But as far back as 2011, Millennial (ages 18 to 28) began taking an increasing interest in Analog Photography Techniques, possibly fascinated by the variety of Analog effects that give pictures that glamorous look from the 1940’s that Digital Filtering Techniques just can't duplicate. Polaroid’s and cameras with film are expensive and so is the developement kit needed to make them work.
But interest in doing Analog Photography courses among students at Wiltshire College in England as an example is duly noted by Wiltshire College Curriculum Manager for Media, Visual and Performing Arts, Paul Bryant as an example of this trend, quote: “For me, there is still something about them. They [Polaroids] cost a lot more and this makes people think carefully about how they are composing or structuring an image and so you are actually thinking a lot more about what you’re doing.”
In so doing, many Photograph students are rediscovering the love for Analog Photography that popularized the art of Andy Warhol, David Hockney, William Wegman, Chuck Close, Lucas Samaras and Marie Cosindas in the 90's.
Aside from actors like Big Bang Theory's Kaley Cuoco, singers like FKA twigs, Lana Del Rey and Miley Cyrus are into the 90's Nostalgia to quote freelance photographer Stephanie Sian Smith: “Young people today are more nostalgic than ever and they love the old film look – hence the rise of Instagram. The cameras look cool and the pictures remind us of something from the past.”
Polaroids making a Comeback – Millennials leading the Charge yet again as Celebrities go Retro
So it's ironic that the Privacy concerns of the Celebrities of the 21st century thanks to the smartphones with Cameras that are now killing off Digital Cameras is reinvigorating a return to Analog Photography and Polaroid’s. Interestingly, leading the charge is Grammy award-winner Taylor Swift and her latest offering, 1989, which has artwork that feature a photographs taken using a Polaroid artwork and CD's that sport imitation Polaroid’s splashed across their visible surface.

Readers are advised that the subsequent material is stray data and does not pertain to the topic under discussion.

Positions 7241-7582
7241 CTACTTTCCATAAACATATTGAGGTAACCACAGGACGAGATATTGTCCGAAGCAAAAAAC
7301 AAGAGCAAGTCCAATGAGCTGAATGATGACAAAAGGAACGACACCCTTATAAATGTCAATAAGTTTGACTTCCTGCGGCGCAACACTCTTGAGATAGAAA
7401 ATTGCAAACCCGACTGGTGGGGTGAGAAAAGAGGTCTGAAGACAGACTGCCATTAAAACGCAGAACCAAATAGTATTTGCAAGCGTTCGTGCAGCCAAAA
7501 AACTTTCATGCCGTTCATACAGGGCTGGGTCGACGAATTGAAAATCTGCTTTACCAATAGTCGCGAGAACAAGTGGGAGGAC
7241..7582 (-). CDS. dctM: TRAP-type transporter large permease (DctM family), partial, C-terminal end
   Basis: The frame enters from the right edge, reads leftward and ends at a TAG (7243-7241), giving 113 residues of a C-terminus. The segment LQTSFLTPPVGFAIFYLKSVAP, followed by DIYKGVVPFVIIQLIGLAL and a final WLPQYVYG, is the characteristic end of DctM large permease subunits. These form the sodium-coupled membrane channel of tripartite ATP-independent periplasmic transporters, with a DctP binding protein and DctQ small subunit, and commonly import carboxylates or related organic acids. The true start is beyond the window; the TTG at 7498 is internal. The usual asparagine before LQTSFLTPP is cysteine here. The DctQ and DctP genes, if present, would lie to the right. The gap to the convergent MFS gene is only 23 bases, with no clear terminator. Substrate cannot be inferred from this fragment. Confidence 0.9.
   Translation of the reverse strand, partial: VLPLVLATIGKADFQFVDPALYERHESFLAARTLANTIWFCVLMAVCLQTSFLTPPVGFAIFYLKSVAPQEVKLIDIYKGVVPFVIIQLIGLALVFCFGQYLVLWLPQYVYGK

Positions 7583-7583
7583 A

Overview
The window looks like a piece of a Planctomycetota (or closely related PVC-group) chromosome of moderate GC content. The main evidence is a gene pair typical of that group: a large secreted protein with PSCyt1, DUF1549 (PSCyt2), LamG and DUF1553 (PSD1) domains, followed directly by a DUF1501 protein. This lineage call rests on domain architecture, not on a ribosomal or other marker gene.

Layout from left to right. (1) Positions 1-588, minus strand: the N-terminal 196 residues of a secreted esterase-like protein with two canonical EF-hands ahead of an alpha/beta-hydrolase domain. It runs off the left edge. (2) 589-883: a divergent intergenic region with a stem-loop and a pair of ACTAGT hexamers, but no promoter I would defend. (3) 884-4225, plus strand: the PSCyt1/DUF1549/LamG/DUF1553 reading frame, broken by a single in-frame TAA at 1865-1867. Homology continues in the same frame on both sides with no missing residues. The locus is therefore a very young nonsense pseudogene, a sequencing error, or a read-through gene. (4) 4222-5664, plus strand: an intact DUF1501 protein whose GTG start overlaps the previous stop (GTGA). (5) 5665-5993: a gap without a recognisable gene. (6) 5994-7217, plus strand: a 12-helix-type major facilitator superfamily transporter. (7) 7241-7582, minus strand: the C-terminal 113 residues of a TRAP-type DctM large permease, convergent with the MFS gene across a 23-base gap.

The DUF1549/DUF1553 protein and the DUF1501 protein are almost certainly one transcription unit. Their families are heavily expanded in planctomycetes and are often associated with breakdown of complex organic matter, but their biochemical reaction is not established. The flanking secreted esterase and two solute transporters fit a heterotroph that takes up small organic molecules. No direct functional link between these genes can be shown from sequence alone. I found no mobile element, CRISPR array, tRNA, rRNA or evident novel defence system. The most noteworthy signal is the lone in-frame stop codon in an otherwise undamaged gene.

Polaroid’s are beloved as they are the most convenient form of Analog Photography.
Not to mention original and a slight throwback to the 70's, the same era that the Bellbottom Jeans came from according to the observations of CEO of The Impossible Project, Creed O’Hanlon, the company that's resurrected the Polaroid, quote: “The classic square white frame is probably the most instantly recognizable printed photographic format. A new generation of photographers is embracing it because – unlike digital photos – they’re distinctive, one-off, and tangible.”
This love for nostalgia among the Millennials that's been bubbling since 2011 which the Celebrities like Taylor Swift are adopting is fanning the flames of desire for Polaroid.
CEO of The Impossible Project, Creed O’Hanlon that took over the production of Polaroid’s in 2007 as reported in “The Polaroid revival”, published Monday 5 April 2010 15.52 BST by Sean O'Hagan, The UK Guardian states that he's actually noticed a 75% increase in Polaroid Sales among Millennials (ages 18 to 28) and more than 30,000 requests for refurbishing of Older model Polaroid Cameras.
So is this a Celebrity Fad or genuine Trend that the Celebrities have adopted from their Millennial (ages 18 to 28) counterparts? When I start seeing Polaroid Cameras back in Jamaica I'll declare it's the latter; right now this is all just a throwback to the year 1989 as per Taylor Swift's Album cover!